All over Afghanistan, women like Gulnaz lie in unmarked, hastily-dug graves. Some are murder victims; others grasped for the only relief available to them –suicide by poisoning, self-immolation or hanging. Marked for life by their mothers’ “shame” the victims’ surviving children replace their mothers as domestic slaves and human shock-absorbers.
Does this gruesome fate await Gulnaz and her daughter? There’s always a chance that they will become a rare exception, but, as Afghan feminist Noorjahan Akbar pointed out on Channel 16, there were better options for Gulnaz and her daughter, and there may yet still be alternatives to a life of servitude to the rapist and his kin.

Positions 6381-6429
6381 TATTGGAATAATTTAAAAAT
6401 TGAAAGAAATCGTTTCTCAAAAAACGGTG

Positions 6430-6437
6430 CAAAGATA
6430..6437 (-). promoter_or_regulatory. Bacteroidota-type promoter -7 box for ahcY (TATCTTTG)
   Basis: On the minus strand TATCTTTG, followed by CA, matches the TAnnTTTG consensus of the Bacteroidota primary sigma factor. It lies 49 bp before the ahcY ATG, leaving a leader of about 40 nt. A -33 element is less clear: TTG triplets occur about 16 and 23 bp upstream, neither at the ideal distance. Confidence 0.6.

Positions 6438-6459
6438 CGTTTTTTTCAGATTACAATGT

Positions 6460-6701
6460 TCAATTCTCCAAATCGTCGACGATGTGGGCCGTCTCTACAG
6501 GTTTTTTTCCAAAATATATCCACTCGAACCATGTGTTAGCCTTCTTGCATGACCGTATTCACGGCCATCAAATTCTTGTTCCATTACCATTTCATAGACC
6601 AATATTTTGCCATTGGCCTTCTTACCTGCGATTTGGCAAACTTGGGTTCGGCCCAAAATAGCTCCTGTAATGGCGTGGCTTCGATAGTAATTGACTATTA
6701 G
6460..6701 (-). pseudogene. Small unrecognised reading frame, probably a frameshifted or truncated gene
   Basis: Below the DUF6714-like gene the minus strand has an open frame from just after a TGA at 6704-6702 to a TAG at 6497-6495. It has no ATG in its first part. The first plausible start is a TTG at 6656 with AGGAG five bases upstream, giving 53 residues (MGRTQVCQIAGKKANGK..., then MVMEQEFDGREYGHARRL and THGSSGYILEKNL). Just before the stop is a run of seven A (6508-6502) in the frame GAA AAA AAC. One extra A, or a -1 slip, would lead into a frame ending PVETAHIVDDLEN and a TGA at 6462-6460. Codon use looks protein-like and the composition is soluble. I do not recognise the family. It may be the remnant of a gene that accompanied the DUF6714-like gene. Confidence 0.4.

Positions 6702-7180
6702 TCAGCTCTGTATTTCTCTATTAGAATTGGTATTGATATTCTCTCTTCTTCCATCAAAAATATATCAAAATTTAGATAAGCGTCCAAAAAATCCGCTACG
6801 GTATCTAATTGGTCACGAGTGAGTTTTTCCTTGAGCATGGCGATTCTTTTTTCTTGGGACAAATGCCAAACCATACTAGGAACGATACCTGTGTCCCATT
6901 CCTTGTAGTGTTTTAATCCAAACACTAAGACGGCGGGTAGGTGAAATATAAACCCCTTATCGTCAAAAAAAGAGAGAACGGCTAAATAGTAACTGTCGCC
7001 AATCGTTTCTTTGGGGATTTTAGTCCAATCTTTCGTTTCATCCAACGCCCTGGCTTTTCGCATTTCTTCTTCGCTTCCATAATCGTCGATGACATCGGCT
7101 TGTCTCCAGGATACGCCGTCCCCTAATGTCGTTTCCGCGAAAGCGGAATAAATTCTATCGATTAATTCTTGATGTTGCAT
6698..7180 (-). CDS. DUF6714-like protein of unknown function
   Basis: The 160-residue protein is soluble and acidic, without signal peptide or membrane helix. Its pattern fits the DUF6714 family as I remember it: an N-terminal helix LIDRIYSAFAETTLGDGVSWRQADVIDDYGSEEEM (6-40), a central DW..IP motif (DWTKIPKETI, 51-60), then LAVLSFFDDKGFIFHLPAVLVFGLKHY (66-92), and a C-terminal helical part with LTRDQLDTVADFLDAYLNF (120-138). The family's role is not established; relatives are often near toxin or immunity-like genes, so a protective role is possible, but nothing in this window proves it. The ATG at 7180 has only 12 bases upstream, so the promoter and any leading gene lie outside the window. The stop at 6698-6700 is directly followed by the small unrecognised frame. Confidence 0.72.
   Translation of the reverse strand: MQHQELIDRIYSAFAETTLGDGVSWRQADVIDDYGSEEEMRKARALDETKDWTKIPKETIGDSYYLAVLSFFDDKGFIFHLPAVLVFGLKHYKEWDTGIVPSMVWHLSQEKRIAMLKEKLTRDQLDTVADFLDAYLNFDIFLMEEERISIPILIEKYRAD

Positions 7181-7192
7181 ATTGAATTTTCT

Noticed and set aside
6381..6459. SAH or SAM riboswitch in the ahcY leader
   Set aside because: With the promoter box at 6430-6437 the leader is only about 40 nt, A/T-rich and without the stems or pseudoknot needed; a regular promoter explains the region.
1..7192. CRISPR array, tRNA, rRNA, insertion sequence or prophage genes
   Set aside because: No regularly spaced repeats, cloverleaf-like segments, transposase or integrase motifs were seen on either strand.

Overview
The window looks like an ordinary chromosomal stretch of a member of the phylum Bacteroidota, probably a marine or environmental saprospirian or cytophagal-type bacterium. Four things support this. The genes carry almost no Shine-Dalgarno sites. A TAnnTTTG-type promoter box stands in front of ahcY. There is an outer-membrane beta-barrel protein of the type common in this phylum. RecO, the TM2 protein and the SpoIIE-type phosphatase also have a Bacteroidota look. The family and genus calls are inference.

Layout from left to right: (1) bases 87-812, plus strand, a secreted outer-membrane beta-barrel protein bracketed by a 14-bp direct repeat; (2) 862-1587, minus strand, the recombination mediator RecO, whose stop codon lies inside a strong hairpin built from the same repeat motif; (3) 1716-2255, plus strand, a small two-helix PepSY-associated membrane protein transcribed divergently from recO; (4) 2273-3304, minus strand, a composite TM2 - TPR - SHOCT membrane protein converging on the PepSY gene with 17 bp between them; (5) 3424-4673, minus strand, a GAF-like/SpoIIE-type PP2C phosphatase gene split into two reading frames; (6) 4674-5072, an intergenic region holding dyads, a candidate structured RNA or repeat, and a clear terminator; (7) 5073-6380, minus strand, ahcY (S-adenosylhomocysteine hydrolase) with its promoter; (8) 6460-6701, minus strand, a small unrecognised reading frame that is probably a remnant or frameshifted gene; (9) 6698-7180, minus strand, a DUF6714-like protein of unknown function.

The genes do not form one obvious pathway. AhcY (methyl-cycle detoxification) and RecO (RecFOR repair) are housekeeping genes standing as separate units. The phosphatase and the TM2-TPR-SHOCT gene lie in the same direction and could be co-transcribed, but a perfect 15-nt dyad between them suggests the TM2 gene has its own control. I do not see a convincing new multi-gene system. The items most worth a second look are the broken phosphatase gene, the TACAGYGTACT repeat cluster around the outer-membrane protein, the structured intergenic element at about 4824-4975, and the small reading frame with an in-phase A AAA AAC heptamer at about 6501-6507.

There are alternatives to this injustice, alternatives that the President and the Minister of Justice apparently doesn’t see. There are several shelters in Kabul, which contradictory to the lies and rumors spread about them, provide safety to women like Gulnaz. For example, Sabera, 18, is now living in a shelter in Kabul after she fled a forced marriage to a 52-year-old abusive man. There are hundreds of women like Sabera who are learning to read and write and make crafts in a hidden shelter somewhere in Afghanistan. They are being re-integrated into the society slowly and given means of economic stability. Gulnaz could have been given this alternative, rather than the choices of remaining in prison or marrying the man who raped her. If for some reason none of the shelters, were deemed as safe as her rapist’s house for Gulnaz by the President, he could easily arrange for her to seek asylum out of the country.